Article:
Friday, March 13, 2009

This Is Not a F- - -ing Game

On Minyanville:

"I understand that you want to make finance entertaining, but it's not a f - - - ing game."

- Jon Stewart, host of The Daily Show, to Jim Cramer

Indeed. We live in strange times. Collectively, our national intoxication with all things finance runs fierce and deep. From moment to moment, no one really knows whether to laugh, cry, or do both at the same time. And so the air on the street is juiced with a mildly psychotic hum. Being a native Kentuckian, I enjoy it, but not everyone is built to handle this kind of environment. The stress can be too much.

How did things ever degenerate to the point where it seemed either appropriate, or even mildly entertaining, to turn finance into a game show like Jim Cramer's Mad Money?

We'll get to that. But first, let's clear something up about what's really going on in the Jon Stewart vs. CNBC battle, which CNBC cleverly turned into the Jon Stewart vs. Jim Cramer battle.

This is not about Jim Cramer.

It never was. It's about the perceived responsibility financial media has to report and discuss financial issues that may be unpopular. Popularity is a sore point for television networks - for all media, really. There's no "build-it-and-they-will-come" playbook for keeping the lights on and paying the bills. One thing we've learned while trying to build a financial media platform at Minyanville: Advertisers don't like it when you say negative things about them.

Several months ago, Washington Mutual pulled an advertising campaign from us after we published a story saying the former banking giant was dangerously close to tipping over the edge and collapsing. Then, they tipped over the edge and collapsed.

But back to Cramer.

There comes a point in every junkie's descent when the tentative restraint of self-consciousness and self-image loosens up just enough to let the freak out. For most of us, once that line is crossed, there's no going back, ever.

Naturally, no one knows when that moment will arrive. Indeed, the unpredictability of it is what lends the trip down the chute from recreational abuser to full-on foaming-at-the-mouth dope-fiend its delusional aura of impossibility; the conviction that It Just Won't Happen to Me.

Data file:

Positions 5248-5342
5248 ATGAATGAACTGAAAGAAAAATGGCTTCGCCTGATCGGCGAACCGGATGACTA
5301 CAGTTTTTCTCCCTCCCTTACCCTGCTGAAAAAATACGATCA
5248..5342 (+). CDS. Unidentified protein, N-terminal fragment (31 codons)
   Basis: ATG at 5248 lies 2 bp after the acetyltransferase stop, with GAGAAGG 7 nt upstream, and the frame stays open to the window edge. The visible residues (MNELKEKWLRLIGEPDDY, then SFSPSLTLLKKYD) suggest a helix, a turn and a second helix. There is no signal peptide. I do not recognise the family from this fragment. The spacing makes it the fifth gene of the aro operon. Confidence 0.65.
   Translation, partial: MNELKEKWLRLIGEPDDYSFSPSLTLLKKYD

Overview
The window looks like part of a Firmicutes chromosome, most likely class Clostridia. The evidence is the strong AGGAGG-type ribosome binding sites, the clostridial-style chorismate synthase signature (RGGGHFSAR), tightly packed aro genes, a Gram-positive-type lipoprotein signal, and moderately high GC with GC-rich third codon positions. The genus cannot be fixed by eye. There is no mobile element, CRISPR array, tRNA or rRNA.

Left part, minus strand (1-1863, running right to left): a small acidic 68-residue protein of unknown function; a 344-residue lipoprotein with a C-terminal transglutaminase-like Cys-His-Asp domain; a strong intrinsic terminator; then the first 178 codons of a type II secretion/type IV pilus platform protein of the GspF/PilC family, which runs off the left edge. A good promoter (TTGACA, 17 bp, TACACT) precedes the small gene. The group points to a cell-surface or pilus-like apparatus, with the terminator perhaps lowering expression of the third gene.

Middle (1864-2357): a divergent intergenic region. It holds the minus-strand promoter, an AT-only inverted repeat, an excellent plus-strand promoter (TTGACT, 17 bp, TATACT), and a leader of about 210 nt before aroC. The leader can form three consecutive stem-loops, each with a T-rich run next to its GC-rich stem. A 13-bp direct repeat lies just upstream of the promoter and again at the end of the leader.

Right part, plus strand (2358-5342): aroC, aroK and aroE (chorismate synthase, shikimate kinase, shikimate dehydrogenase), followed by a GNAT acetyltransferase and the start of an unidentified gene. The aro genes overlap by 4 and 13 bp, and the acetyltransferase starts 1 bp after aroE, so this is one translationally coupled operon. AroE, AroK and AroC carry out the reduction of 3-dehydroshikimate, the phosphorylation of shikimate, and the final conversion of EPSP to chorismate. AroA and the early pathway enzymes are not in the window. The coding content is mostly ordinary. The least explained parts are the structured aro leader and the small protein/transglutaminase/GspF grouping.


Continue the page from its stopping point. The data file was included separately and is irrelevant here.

For Jim Cramer, that moment came last night on The Daily Show.

It's conventional wisdom that you can't go off half-cocked calling famous people like Jim Cramer a metaphorical junkie and freak without some kind of substantiation and context. In the old days, people were beaten and thrown in jail for far less.

But this is the Age of Self-Evidence. Waist-deep as we are in facts based on theories and weird anti-truths assembled from half-baked rumors and innuendo bubbling up from Wall Street, what's a little more kindling on the fire?

In the metaphorical land of the blind, the one-eyed man is king. And up until the credit bubble burst and collapsed, Jim Cramer was that one-eyed king.

Nevertheless, as Cramer pointed out to Stewart, "there's a market" for what he does. Indeed. The numbers don't lie. This is, after all, the Age of Self Evidence. Don't even think about attempting to verify the facts behind that assertion, friend. It's as right as rain and as true as a tree stump. It is... self-evident. And the louder it's repeated, the more self-evident it becomes. But the thing about markets is they have a tendency to move, drift, occasionally disappear.

"It's not often that you will hear a goat bleating for no apparent reason, and if you do, it most often signals that something is wrong. Act immediately!"


I took those 2 sentences directly from GoatWorld.com, and they're worthy of being stone-carved keepers.

The song of the goat. Most Americans have never heard it, and make no mistake: It's not so much a sound as a feeling - the stomach-twisting churn of the bleating goat. So naturally, they have no idea what to do when it arrives.

The Ancient Greeks knew, and feared, the song of the goat. And they had the good sense to capitalize on that knowledge and fear by creating an entire industry around it, one that would make Hollywood's vilest cretins and debauchers scream in horror and moral outrage.

I'm talking about Dionysian satyrs, half-man, half-goat mutants, engaged in frenzied orgiastic rituals, the very foundation of which the Greeks turned into theatrical spectacles they could sell tickets to: tragôidiâ, tragedy; translated literally, the song of the goat. Just like modern finance. Just like CNBC. Just like Mad Money.

That's a weird diversion. But keep in mind that we're talking about the demise of financial gurus. The Ancient Greeks were experts at dealing with this kind of thing; in their day, people paid good money to watch as oracular prophets made weird, dire predictions that usually came true. Looking back at the ancients from our perch today, this enterprise of staging truth-telling performances in exchange for money seems almost quaint.

Wait, just who are you people, anyway? We get that a lot. The reason people have never heard of Minyanville is that, unlike most mainstream financial media, we are quietly trying to go about the business of making finance intelligble to people while cutting through the public-relations bullshit that comprises, and compromises, the majority of financial reporting today.

There are no short cuts. Financial decision-making is hard. It's not a game show. There are things we can laugh at, but at the end of the day the goal is education and empowerment.

So while others in the mainstream financial media have been busy placating CEOs and making nice in order to have access, we've spent our time warning of the structural imbalances building behind the scenes.

Sometimes access is overrated.

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